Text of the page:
Last night’s COVID-19 numbers suggest we are at a bit of a crossroads.
The rate of increase in new infections has decreased slightly nationwide, but the number of active infections remains very high. Also, while total COVID-19 numbers vary significantly across the nation, most states are seeing a fairly high level of infections.
Fortunately, compared to earlier infection peaks (especially in April and May), the number of serious hospitalizations and deaths in relation to infections remains relatively low. This is the only reason that the entire health care system is not completely overwhelmed at this point.
Supporting this high level of COVID-19 activity, the R0 numbers for most states remain at the 1.2 level (meaning each COVID-19 infected person is infecting 1.2 people). This means the pandemic is still expanding. These numbers are not significantly changed over the past month; however, they are higher than two or three months ago suggesting more infectious activity.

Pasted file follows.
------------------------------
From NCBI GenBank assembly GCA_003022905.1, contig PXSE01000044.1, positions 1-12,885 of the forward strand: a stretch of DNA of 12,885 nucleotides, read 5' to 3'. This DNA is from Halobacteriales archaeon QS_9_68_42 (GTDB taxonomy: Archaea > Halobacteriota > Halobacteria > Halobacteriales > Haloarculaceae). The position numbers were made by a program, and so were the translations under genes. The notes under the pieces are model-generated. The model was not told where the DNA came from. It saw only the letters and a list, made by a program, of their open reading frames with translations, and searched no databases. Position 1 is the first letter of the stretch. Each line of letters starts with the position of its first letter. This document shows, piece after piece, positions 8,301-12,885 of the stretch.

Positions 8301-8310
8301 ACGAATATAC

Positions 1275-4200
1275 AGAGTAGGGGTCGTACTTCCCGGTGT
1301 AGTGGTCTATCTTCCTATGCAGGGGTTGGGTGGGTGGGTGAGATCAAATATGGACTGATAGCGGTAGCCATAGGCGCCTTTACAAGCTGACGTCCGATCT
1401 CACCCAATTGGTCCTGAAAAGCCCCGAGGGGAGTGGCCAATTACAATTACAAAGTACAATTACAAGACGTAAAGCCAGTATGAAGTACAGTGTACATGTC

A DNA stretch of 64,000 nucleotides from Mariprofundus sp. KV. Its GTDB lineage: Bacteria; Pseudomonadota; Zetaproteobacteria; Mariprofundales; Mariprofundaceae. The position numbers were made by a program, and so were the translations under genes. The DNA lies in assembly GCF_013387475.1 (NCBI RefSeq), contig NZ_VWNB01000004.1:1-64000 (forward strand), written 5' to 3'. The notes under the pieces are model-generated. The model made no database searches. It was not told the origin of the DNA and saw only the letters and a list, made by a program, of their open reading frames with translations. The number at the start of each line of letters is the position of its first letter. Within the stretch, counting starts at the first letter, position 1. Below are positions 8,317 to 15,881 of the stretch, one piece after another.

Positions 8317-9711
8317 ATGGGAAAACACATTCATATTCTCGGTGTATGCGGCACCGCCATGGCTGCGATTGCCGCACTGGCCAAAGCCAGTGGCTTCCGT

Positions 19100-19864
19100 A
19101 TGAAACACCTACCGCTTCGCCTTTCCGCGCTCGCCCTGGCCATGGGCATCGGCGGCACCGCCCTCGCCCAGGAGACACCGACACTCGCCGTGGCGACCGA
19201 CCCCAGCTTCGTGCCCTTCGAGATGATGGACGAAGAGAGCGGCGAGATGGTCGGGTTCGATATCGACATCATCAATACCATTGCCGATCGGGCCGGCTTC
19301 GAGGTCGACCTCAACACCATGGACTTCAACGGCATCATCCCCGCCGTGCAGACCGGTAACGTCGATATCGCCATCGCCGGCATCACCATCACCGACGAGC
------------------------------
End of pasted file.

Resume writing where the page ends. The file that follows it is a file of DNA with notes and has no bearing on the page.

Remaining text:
There is now a fair consensus that social interactions around Halloween caused this last spurt in COVID-19 activity. This is one of the primary reasons for so much concern around Thanksgiving. Given the current, high level of background infections, Thanksgiving gatherings could cause an incredibly dangerous rise in COVID-19 illness. Such an increase would seriously overwhelm the health care system.
The guidance that has been given advising limiting Thanksgiving gatherings this year should be followed. We are likely going to be starting immunizations in late December, so the end of this pandemic is near. Let’s hang in there until then.